Athlete's foot is a common skin infection. It affects the skin between the toes and soles of the feet.
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Athlete's foot is caused by fungus. Fungus thrives in warm, dark, moist places. Most common are inside a shoe, locker rooms, showers, and swimming pool areas. The fungus from a floor, mat, rug, shoe, or towel can pass to your feet with contact. You can also get athlete's foot if you come into contact with fungus on someone else's feet. Once the fungus is on your skin it can grow. It grows best in moist area, like those between your toes.
Factors that may increase your chances of athlete's foot include:
Athlete's foot symptoms usually start in the skin between the toes. It may spread to the soles or arches of the feet, or to the toenails if the infection continues. Athlete's foot may cause:
The doctor will ask about your symptoms and past health. An exam of your feet will be done. Your doctor may suspect that you have athlete's foot based on the exam. If necessary, your doctor may scrape a small sample from the area. The sample will be examined under the microscope to look for fungus or other problems.
Treatment will get rid of the infection and prevent it from spreading. Options includes the following:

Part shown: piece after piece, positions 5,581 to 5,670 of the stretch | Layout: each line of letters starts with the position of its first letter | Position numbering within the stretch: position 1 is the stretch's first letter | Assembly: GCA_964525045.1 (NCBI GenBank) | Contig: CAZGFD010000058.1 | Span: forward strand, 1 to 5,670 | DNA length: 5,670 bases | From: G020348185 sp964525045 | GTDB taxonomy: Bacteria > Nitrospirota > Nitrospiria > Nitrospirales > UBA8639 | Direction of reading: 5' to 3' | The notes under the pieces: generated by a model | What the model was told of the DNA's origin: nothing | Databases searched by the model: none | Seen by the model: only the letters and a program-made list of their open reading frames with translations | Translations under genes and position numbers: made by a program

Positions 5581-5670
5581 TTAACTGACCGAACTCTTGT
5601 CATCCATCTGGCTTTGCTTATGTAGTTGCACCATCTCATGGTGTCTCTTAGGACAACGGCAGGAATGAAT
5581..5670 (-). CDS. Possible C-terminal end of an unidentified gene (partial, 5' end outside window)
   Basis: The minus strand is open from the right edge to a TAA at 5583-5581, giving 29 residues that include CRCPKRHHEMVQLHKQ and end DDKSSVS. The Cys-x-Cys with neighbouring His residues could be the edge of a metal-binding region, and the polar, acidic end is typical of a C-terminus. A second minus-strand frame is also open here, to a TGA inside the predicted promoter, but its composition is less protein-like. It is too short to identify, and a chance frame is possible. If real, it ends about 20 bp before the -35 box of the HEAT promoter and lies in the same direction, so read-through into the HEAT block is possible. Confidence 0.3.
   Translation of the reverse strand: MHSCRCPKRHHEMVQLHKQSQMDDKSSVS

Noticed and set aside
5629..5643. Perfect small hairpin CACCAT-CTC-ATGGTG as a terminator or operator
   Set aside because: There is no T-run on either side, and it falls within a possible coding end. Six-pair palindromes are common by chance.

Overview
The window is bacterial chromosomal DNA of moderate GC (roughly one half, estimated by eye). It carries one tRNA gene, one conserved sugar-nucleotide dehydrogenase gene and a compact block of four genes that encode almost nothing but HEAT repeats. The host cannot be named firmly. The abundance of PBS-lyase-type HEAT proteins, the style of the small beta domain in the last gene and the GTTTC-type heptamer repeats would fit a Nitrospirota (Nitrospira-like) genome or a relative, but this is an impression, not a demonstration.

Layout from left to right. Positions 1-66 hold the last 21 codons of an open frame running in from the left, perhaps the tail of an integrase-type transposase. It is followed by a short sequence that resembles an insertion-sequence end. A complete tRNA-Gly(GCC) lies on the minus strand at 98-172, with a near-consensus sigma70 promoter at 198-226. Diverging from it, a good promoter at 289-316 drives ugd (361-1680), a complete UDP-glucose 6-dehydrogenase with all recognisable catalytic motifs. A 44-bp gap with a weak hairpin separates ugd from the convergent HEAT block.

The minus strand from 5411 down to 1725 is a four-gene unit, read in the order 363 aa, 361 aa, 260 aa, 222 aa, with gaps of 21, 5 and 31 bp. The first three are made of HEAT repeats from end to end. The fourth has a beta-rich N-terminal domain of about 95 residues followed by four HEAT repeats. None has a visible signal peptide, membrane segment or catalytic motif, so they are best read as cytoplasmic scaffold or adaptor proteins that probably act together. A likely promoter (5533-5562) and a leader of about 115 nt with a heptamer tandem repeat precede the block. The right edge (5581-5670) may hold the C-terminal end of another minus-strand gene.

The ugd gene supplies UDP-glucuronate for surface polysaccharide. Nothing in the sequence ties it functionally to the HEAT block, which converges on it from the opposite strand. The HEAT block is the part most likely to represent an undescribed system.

Take proper care of your feet:
Avoid walking barefoot in public, especially in locker rooms and public showers. This will stop the infection from spreading to others.
Antifungal medicine is the main treatment. Most are available over-the-counter as creams you apply to the skin. A prescription may be needed for athletes foot that does not improve with treatment or that keeps coming back. Treatment may last 1 to 2 months. It is important to take medicine as advised to completely rid of the infection.
To help reduce your chance of athlete's foot:
American Academy of Dermatology
Foot Health Facts—American College of Foot and Ankle Surgeons
Canadian Podiatric Medical Association
The College of Family Physicians of Canada
Athletes' foot. American Podiatric Medical Association website. Available at: http://www.apma.org/files/ProductPDFs/Athlete%E2%80%99s_Foot.pdf. Accessed February 12, 2019.
Ely JW, Rosenfeld S Stone MS. Diagnosis and management of tinea infections. Am Fam Physician. 2014;90(10):702-711.
Tinea pedis. EBSCO DynaMed Plus website. Available at:http://www.dynamed.com/topics/dmp~AN~T116474/Tinea-pedis. Updated November 3, 2015. Accessed February 12, 2019.
Last reviewed February 2019 by Daniel A. Ostrovsky, MD Last Updated: 2/12/2019